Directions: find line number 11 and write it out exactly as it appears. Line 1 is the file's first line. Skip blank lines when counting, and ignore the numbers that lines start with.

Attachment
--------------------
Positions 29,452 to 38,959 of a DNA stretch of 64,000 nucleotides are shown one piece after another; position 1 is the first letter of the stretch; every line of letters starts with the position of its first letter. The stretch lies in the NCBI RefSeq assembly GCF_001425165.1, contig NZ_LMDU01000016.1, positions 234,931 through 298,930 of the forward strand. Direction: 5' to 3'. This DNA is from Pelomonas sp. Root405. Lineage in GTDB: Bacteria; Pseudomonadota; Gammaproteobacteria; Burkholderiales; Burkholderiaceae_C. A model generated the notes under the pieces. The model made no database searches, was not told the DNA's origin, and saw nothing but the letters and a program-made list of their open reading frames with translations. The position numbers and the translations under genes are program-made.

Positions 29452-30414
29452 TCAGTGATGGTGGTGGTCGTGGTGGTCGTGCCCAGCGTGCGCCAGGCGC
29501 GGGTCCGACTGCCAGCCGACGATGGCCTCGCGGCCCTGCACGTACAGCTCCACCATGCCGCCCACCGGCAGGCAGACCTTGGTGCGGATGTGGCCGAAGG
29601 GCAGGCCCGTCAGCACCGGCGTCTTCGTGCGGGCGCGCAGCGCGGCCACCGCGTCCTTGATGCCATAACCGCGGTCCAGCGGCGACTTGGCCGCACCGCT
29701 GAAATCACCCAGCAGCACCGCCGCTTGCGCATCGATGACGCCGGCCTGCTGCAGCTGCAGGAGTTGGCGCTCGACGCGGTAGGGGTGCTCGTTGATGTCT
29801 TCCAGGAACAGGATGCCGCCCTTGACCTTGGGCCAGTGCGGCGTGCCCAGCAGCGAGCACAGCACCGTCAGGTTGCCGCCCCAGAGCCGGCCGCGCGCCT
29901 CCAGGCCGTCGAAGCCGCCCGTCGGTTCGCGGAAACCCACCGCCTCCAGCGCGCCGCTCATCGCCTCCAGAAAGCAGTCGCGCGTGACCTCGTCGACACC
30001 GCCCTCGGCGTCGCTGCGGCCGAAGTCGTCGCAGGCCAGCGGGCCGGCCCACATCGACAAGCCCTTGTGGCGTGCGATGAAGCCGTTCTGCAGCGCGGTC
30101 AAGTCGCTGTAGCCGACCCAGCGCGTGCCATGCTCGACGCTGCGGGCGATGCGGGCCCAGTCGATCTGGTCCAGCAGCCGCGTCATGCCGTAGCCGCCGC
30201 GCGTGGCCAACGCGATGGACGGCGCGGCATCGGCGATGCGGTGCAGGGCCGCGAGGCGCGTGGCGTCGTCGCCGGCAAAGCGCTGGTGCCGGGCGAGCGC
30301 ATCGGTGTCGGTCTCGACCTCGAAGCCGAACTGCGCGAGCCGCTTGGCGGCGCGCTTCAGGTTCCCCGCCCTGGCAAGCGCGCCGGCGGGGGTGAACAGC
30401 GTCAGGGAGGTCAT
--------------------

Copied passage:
30201 GCGTGGCCAACGCGATGGACGGCGCGGCATCGGCGATGCGGTGCAGGGCCGCGAGGCGCGTGGCGTCGTCGCCGGCAAAGCGCTGGTGCCGGGCGAGCGC